European currenty crisis

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European Currency Crisis
Emphasis on Sweden

Agenda • European context • Swedish case
– Background – The crisis (events of1991-1993) – The recovery

• Implications

European Monetary System overview
European Monetary System (EMS) • Joint system for coordination of monetary and exchange rate policies, consisted of two major components • An artificial unit of account named the EuropeanCurrency Unit (ECU) • A fixed exchange rate system known as the Exchange Rate Mechanism (ERM)

European Currency Unit (ECU) • A unit of account and not a medium of exchange (i.e. no ECU notes or coins issued and used to conduct transactions)
Source: Weerapana, Akila. “The ERM Crisis of 1992”. Wellesley College.

Exchange rate mechanism (ERM) • Managed float exchange rate system wherecountries’ currencies were allowed to fluctuate within prespecified bands.

European Monetary System implications
• Central exchange rates for each currency against the ECU were established • Member countries had to intervene so that their currencies stayed within the band • Since the ECU is fictitious, the bands were actually maintained against the most stable currency of the group, the German Mark(DM), therefore, the ERM is in fact a system where the exchange rates of all countries were allowed to fluctuate in a band around the DM • Sweden stayed outside the EMS but fixed its exchange rate to the German Mark perhaps in search of anti-inflation credibility from the Bundesbank

Member countries, and Sweden, lose autonomy to set monetary policy to Germany
Source: Weerapana, Akila. “The ERMCrisis of 1992”. Wellesley College.

The collapse of the ERM
Germany reunification (1990): amalgamation of a large, rich economy with a smaller one with a much lower standard of living Bundesbank started contractionary monetary policy given high inflation prospects by raising interest rates by ~3% in 1991-92


The West German government spent an enormous sum of money (the governmentbudget deficit rose from 5% to 13.2%). Combination of expansionary fiscal and contractionary monetary policy caused German interest rates to rise dramatically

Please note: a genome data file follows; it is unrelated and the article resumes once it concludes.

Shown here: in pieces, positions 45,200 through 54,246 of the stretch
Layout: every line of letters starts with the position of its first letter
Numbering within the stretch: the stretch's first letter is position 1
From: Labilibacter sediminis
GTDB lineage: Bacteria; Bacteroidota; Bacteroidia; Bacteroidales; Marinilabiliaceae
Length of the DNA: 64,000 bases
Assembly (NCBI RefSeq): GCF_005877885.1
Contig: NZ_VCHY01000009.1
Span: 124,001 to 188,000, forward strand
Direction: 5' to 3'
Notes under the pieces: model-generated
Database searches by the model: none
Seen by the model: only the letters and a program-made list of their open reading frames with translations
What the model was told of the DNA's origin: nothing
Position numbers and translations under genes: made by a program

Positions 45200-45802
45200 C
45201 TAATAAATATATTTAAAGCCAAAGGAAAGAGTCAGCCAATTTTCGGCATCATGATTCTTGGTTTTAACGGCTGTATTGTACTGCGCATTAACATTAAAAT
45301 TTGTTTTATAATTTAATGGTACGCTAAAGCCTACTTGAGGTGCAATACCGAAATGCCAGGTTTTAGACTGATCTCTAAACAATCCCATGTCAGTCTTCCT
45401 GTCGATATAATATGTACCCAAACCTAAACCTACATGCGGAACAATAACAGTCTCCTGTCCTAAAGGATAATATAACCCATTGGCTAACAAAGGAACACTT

Growth of German Mark increased in 1990 as the central bank issued DM in exchange for East German Marks.


Most East Germany demand for goods fell on West Germany made goods; inflationary pressures started to build



7Money flow into Germany as their interest rates are higher than in the rest of the world which causes the DM to appreciate


Interest rates rise both in Germany and in the Rest of the World, including Sweden that had fixed its exchange rate to the DM


Temptation to leave the ERM mounts for many struggling European economies in order to break off their fixed exchange rate system.10

Speculators figured that many European nations would be forced to leave the ERM and devalue their currencies, and attacked the Finnish Markka, the Swedish Krona, the British pound and the Italian lira by borrowing large sums of these currencies and selling them for German Marks

Source: Weerapana, Akila. “The ERM Crisis of 1992”. Wellesley College.

Agenda • European context • Swedishcase
– Background – The crisis (events of1991-1993) – The recovery

• Implications

Financial control
• After World War, Sweden introduces capital account controls, complemented by instruments that allowed Riksbank to set interest rates • Sweden remains isolated financially from the world • Nominal interest rates kept low and tax system allowed large deductions for cost ofborrowing - (borrowing highly attractive) • Private sector in a permanent state of liquidity rationing (restricted) • Companies and households had been restricted but, financial deregulation gave strong incentives for them to expand their borrowing at prevailing interest rates (low)

• Financial regulations were softened in the 70’s and 80’s • 1985 – Riksbank abolished controls on...
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